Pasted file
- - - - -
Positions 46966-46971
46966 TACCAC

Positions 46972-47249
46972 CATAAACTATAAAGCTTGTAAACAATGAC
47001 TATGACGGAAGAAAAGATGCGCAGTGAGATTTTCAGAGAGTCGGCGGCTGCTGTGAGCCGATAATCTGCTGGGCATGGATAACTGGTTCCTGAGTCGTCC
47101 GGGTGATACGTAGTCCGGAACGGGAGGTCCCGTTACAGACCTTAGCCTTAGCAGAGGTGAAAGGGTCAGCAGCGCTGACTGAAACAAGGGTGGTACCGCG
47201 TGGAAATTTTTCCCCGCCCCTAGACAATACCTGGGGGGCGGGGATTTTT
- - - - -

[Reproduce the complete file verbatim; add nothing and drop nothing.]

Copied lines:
Positions 46966-46971
46966 TACCAC

Positions 46972-47249
46972 CATAAACTATAAAGCTTGTAAACAATGAC
47001 TATGACGGAAGAAAAGATGCGCAGTGAGATTTTCAGAGAGTCGGCGGCTGCTGTGAGCCGATAATCTGCTGGGCATGGATAACTGGTTCCTGAGTCGTCC
47101 GGGTGATACGTAGTCCGGAACGGGAGGTCCCGTTACAGACCTTAGCCTTAGCAGAGGTGAAAGGGTCAGCAGCGCTGACTGAAACAAGGGTGGTACCGCG
47201 TGGAAATTTTTCCCCGCCCCTAGACAATACCTGGGGGGCGGGGATTTTT